The increasing intervention of Rome in the life of local churches was intensified by the appointment of papal representatives in more and more countries: apostolic delegates, that is envoys without formal diplomatic functions, in the case of mission territories like the USA and Canada, Australia, etc., and apostolic nuncios, that is envoys who acted as papal representatives to both local hierarchies and governments, in most Catholic countries. Following the achievement of independence by various Latin American states in the early nineteenth century, the missionary congregation of Propaganda under Cardinal Cappellari, later Gregory ⅩⅥ, extended the Vatican's diplomatic net by encouraging recognition of them - initially Chile, Colombia, Ecuador and Mexico and later the rest.27 A century later, as a result of the First World War, and the Versailles Peace Settlement which followed it, there was again a substantial increase in the number of states with whom the Vatican had diplomatic relations. Many of them were not even predominantly Catholic in population; some like Finland had virtually no Catholic populations, but as 'successor states' to the Austro-Hungarian and Russian empires, they desired recognition from one of Europe's oldest powers as a way of establishing their existence as independent, sovereign states.28 Not surprisingly, the decision to appoint apostolic delegates and nuncios was frequently resisted by national hierarchies precisely because it was seen as constituting interference in the affairs of local churches; the response to such decisions in the cases of the USA,29 Canada,30 the Irish Free State31 and Great Britain32 being emblematic of this local unease. More recently, the resistance of the Polish hierarchy to the Vatican's Ostpolitik in the 1960s and 1970s provides a fascinating example of a local hier- archy which fiercely defended its right to make its own agreements with a hostile, Communist government without interference from Rome.33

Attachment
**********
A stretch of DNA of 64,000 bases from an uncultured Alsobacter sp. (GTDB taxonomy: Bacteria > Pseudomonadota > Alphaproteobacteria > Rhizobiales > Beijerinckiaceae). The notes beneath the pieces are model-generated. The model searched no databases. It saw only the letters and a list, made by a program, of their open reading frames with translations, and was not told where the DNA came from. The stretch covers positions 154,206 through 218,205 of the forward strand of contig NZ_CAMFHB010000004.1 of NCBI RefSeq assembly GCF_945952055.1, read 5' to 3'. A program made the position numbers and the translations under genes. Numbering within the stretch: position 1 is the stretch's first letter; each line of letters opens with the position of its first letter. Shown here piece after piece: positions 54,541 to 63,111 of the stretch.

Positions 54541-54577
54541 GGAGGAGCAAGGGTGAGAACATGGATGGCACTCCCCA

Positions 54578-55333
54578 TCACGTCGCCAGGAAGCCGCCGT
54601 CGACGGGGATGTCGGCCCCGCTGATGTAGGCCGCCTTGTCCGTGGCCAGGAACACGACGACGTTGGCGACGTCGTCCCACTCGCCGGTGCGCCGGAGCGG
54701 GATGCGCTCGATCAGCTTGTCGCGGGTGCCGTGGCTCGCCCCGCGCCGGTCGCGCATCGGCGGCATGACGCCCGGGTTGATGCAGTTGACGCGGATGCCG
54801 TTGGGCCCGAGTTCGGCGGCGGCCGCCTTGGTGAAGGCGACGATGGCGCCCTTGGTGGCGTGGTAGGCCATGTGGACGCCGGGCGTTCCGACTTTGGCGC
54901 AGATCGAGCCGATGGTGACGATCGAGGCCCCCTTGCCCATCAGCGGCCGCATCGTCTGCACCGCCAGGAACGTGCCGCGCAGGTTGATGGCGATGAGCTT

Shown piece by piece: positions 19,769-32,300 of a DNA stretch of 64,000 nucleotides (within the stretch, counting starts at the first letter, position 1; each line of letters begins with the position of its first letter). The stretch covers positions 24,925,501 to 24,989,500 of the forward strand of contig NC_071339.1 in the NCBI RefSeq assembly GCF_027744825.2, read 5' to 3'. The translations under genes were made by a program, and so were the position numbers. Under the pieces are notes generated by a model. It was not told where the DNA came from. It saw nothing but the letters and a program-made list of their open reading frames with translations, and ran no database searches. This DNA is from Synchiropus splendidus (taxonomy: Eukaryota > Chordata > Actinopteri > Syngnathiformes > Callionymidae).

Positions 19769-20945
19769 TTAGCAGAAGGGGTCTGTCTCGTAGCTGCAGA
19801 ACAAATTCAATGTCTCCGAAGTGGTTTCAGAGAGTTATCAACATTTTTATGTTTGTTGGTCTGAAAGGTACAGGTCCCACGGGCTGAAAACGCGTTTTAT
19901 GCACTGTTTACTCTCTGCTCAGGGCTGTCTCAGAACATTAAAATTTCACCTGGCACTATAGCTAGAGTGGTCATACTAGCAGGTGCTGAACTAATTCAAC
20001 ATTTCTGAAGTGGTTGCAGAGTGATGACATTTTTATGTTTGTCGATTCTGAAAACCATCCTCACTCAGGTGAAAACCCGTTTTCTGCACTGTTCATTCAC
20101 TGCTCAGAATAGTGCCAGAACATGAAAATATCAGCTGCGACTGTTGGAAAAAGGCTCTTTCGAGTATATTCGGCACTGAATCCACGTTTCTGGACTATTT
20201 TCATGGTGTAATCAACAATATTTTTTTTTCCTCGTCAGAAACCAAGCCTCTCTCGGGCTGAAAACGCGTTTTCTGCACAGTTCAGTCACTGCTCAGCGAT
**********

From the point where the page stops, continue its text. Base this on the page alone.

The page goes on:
© Cambridge University Press
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Table of Contents

1. Introduction; 2. The reign of Pius IX: Vatican finances before and after the fall of Rome (1850–1878); 3. The Pontificate of Leo XIII (1878–1903); 4. Vatican finances under the 'Peasant Pope', Pius X (1903–1914); 5. 'The great charitable lord'?: Vatican finances under Benedict XV (1914–1922); 6. 'Economical and prudent bourgeois'?: Pius XI, 1922–1929; 7. The Wall Street crash and Vatican finances in the early 1930s; 8. Vatican finances in an age of global consolidation, 1933–1939; 9. Vatican finances in the reign of Pius XII: the Second World War and the early Cold War, 1939–1950; 10. Conclusion; Appendices; Bibliography; Index.